Anheuseur-Busch, in order to protect its brand, has employed its arsenal of lawyers to do everything possible to make sure that the beer that inspired its success was marginalized in the United States. The original Budweiser from Bohemia had been called "The Beer of Kings" for centuries. Anheuseur-Busch played off that slogan by calling its beer "The King of Beers." How did they pay the original Budweiser back for all this inspiration? They prevented the use of the word 'Budweiser' (the actual name of the beer), 'Bud' (another Anheuseur-Busch trademark), and any use of the centuries-old slogan "The Beer of Kings."
Ain't that America?
I had a lot of time to think about this today, on my back, lying around and thinking about things. Truth be told, I'd been thinking about this for some time. I'd never had the original Budweiser, and I hadn't had American Budweiser in well over a decade. So that got me to thinking that I would like to do a blind taste test of the two.
Now I'm fully aware of my bias against the American lager. That's why this would have to be a completely blind tasting. How could I accomplish this fairly given that I am only one man, alone, at home, experiencing lower back pain?
First I would need two, identical, opaque service glasses or cups. While I wasn't 100% certain I was still pretty sure that Czechvar would end up being a little darker than the American lager. I marked the bottoms of the cups with the names of the beer they were about to receive.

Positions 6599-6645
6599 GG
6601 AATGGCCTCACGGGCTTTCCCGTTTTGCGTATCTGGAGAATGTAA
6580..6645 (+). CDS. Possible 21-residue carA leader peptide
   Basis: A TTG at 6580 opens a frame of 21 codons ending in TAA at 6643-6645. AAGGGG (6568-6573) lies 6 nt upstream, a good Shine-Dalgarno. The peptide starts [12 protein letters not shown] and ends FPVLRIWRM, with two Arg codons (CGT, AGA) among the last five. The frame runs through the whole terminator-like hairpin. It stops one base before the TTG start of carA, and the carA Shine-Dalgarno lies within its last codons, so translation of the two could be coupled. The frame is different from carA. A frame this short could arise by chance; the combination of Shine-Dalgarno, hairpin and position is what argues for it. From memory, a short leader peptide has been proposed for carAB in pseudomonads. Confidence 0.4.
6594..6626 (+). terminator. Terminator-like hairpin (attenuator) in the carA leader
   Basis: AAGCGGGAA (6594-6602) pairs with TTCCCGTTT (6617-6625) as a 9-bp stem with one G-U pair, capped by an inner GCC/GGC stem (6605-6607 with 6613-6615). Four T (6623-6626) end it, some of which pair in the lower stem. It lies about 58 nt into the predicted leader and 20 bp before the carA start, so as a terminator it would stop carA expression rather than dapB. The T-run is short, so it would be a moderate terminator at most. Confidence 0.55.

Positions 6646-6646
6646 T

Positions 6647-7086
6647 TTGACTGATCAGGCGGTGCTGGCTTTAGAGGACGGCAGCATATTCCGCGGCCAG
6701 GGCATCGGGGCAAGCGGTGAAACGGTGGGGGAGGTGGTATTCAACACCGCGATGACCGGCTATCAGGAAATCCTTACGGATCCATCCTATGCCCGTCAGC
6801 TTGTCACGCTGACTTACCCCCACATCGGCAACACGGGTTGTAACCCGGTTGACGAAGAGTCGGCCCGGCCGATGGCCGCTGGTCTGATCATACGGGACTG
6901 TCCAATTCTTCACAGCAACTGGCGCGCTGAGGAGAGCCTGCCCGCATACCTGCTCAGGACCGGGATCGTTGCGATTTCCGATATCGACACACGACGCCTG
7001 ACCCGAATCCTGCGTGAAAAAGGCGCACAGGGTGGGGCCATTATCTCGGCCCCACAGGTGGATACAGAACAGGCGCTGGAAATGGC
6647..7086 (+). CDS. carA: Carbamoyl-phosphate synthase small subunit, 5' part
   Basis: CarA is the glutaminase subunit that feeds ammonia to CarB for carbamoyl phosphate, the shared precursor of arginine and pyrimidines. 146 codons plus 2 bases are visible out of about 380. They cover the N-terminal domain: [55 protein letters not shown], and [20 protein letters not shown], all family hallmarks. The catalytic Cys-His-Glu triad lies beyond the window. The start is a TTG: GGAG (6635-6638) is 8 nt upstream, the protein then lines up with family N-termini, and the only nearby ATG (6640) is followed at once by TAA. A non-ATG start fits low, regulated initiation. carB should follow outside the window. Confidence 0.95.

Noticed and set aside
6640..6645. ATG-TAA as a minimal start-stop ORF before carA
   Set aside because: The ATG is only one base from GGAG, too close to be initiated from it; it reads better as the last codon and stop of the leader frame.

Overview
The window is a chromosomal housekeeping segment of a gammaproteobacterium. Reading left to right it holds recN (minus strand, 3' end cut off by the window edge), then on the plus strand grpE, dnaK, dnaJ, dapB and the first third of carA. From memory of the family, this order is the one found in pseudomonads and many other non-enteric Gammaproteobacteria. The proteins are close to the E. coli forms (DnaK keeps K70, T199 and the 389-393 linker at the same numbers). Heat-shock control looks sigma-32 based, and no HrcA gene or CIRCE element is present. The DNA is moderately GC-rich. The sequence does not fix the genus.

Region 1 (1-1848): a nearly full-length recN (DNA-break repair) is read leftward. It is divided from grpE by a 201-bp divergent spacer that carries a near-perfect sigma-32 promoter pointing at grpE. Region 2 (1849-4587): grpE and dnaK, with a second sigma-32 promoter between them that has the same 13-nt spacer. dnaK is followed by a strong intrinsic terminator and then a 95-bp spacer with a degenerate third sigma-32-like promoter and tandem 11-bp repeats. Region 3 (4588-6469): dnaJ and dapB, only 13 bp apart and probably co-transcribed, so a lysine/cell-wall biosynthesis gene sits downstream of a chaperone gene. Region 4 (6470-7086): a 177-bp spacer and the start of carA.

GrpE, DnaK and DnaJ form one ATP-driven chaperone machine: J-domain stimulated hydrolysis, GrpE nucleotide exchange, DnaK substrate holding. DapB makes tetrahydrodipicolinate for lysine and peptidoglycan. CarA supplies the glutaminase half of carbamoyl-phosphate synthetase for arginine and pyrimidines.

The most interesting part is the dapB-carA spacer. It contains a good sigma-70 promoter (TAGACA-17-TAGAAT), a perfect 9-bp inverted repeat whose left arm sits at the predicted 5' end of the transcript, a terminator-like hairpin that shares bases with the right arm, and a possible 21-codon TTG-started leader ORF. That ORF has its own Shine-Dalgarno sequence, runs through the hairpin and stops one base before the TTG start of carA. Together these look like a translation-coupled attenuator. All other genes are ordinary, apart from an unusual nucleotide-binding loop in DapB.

To be fair I made sure to check and get the freshest possible version of each beer. The American Budweiser had a Born On Date? of December 6, 2012 while its Czech counterpart had a Best Before date of October 10, 2012. Different dating systems but both were about as fresh as I could hope for.
Then I poured the two beers into their respective cups.
After that I needed some sort of rotational device so I could spin the beers around while closing my eyes. I was at a loss for a moment until I decided to take the turntable out of my microwave, set it up on my table, and use it as a makeshift Lazy Susan.
After they were sufficiently mixed up I had to mark the cups again, this time on the front with a 1 and a 2. This time not knowing which beer is which.
I made sure to hold the beer up at eye level so I could not be influenced by the look of the beer. I didn't know for a fact but I didn't want my taste buds to be influenced by what I expected to be the darker Czechvar.
Then I took notes, sitting on the floor as not to be able to peer into the tops of the cups. It also helped to relieve my back pain to sit on the hard wood. Score!